Data privacy and protection are top concerns for IT professionals these days. In fact, a survey done earlier in 2019 showed that more than 60% said they were worried or very worried about cybersecurity. And they should be. Breaches are becoming more common and regulatory bodies – like those enforcing the General Data Protection Regulation (GDPR) – are starting to hand out significant fines (upwards of USD $230 million).
In such an environment, it’s critical that companies know what’s happening with their data and take all possible steps to keep it safe. Unfortunately, this isn’t always what happens when companies opt to work with grey market providers.
Yes. Your data is at risk when you work with a grey market provider.
What is a grey market provider?
Grey market providers are companies that sell software outside of legal distribution channels. Often, they take an open source system and “sell” this to unsuspecting businesses – either with or without modification. It is, of course, unethical that a grey market provider might charge a company for a freely available product. But that’s only a small part of the problem.
To meet the requirements of their customers, they take what begins as a safe solid open source system and start changing it.
Grey market providers distribute unreviewed code changes.
Frequently, grey market providers make their money by selling custom development work. To meet the requirements of their customers, they take what begins as a safe solid open source system and start changing it. As they do, they are compromising the integrity of the system. These companies are not experts in how the system works or its underlying architecture, so they may well change the system in ways that can leave it open to hackers and cybercriminals.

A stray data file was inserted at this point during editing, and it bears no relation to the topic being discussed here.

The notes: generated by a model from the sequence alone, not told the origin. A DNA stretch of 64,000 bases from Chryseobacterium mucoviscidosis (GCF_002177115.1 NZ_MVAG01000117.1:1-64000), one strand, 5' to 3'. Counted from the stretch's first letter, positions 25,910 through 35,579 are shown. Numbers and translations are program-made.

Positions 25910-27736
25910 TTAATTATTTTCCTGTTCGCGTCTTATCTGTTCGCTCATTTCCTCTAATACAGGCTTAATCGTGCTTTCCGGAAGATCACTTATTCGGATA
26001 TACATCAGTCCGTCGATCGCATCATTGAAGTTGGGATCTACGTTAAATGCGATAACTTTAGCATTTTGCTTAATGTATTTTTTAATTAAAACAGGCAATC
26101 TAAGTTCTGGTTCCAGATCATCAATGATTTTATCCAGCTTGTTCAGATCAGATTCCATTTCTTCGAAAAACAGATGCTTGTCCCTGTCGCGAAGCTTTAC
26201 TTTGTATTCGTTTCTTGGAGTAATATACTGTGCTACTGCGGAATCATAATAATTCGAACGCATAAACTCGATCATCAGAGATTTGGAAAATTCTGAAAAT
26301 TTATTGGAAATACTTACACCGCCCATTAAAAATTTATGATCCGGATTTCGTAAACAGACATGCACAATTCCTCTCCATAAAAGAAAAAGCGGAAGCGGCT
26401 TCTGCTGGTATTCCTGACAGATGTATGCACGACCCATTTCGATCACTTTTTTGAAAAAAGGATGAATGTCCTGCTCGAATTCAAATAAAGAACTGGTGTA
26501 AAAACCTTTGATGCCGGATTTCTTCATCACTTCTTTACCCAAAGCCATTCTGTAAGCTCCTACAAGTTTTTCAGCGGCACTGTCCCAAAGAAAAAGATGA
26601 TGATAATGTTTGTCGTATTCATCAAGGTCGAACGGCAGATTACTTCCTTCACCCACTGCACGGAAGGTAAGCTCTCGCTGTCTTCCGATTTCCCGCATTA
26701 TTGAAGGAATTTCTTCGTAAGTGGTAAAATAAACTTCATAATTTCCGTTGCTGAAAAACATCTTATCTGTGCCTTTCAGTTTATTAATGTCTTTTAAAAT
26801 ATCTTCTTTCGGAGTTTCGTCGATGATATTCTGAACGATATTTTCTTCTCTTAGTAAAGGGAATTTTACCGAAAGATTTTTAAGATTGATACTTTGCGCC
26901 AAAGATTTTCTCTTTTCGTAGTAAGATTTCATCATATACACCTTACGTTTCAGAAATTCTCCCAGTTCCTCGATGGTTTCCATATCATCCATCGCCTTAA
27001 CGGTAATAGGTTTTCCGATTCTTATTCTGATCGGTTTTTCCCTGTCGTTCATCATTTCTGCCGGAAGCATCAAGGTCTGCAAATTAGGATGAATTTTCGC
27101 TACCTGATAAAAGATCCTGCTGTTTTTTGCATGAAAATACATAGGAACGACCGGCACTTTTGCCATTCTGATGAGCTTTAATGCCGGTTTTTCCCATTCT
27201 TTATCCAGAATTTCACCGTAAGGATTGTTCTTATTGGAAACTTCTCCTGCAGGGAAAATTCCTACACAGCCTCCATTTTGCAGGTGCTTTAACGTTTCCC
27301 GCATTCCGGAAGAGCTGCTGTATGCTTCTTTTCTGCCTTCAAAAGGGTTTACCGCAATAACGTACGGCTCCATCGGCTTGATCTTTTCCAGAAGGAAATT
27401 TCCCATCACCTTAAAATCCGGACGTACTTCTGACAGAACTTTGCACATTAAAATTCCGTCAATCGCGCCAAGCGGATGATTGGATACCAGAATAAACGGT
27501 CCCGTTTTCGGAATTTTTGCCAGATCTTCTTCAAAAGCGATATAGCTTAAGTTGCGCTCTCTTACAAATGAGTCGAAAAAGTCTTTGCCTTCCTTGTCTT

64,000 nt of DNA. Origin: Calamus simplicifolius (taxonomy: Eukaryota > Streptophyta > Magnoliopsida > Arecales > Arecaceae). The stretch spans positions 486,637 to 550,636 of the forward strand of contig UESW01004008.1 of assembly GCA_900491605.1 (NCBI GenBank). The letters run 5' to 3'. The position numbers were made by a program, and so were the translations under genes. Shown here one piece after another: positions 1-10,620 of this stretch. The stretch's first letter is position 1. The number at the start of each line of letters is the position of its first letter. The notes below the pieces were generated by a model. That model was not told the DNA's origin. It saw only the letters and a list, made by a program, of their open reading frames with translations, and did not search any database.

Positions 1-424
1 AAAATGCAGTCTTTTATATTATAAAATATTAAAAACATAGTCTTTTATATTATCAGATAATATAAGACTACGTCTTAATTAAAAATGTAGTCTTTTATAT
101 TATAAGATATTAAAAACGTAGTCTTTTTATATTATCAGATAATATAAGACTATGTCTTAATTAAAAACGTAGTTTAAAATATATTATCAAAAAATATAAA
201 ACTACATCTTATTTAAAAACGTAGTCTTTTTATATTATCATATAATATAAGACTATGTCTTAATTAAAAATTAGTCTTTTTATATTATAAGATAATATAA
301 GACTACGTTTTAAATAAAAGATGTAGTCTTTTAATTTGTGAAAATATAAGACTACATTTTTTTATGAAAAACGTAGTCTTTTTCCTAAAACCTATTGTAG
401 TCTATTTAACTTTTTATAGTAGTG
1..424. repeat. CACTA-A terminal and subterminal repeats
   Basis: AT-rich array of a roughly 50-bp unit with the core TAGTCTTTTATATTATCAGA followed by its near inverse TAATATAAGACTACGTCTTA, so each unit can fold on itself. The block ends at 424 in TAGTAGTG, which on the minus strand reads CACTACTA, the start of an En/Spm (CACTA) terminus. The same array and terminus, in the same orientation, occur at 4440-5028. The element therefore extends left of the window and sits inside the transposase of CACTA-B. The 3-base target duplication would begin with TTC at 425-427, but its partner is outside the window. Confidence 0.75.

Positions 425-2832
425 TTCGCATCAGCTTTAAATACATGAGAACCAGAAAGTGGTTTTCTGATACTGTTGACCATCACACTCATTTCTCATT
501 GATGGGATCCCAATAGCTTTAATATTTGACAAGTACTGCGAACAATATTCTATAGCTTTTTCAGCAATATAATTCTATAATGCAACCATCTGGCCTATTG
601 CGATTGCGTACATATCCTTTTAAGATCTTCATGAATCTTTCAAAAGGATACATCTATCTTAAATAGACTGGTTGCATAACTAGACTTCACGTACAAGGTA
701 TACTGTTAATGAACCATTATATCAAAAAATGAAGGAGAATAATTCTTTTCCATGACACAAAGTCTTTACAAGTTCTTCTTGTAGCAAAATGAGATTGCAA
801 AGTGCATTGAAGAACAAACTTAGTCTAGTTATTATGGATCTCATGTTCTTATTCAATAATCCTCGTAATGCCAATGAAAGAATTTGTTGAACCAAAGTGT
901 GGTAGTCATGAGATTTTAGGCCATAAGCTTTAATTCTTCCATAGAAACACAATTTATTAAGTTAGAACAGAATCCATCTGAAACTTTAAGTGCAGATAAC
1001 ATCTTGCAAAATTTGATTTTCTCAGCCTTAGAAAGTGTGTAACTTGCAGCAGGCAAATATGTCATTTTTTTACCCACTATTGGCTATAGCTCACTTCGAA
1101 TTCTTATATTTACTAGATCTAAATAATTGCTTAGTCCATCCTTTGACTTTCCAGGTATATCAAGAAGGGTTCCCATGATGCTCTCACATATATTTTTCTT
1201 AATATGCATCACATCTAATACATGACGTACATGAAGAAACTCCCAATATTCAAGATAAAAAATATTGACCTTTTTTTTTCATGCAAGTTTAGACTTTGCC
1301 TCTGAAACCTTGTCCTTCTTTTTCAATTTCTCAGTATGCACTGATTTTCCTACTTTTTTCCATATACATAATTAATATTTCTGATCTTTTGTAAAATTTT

Grey market providers may access your data without your knowledge.
As you enter into an arrangement with a grey market provider, remember that they are the only ones who have a full understanding of what’s happening with your new system. They are the only ones who know how it has been changed and adapted. This means that, as the business owner, you simply do not know what is happening with the data in your system. It could be accessed at any time by the provider! And, even if gaining access to your data isn’t the provider’s underlying intention, you simply don’t know if the changes they’ve made to the system make it vulnerable to others who might want to gain access to your data.
Grey market providers may cause data loss.
Even if everything is going well while working with your grey market provider, the time will come when your system needs to be updated. Whether this is because of newly released security patches or because there’s simply a more exciting version available, you’ll want to upgrade. When that time comes, upgrade steps will rely on your system having a specific data structure and the right tables. If it does not, which is often the case after a grey market provider has modified the system, you either can’t upgrade (leaving your system vulnerable again) or you lose data in the process. In fact, we recently had one customer who faced losing 86% of their data!
This means that support and upgrades will go much more easily, and you will get more out of your system because they know the most optimal way to configure it.
What can I do to keep my data safe?
Ideally, you should seek out the official product manufacturer. This is really the only way to ensure that you are getting a product that is safe and secure for you and your customers. In addition to safety, you gain access to people who have significant expertise with the product: This means that support and upgrades will go much more easily, and you will get more out of your system because they know the most optimal way to configure it.
If you’re not working directly with a product manufacturer, be sure to ask your vendor detailed questions about the permission that they have to distribute the software and support expectations.
When you enter into a relationship with a grey market provider, it may seem more budget-friendly initially, but you are putting your data at risk when you make this choice. As we get ready to implement the General Data Protection Law (GDPL) here in Brazil, I’m concerned about companies that make this choice. They will face fines like those in the EU because they’ve opted to obtain software outside of legal distribution channels. Sometimes, the cheaper option today costs more in the long-run.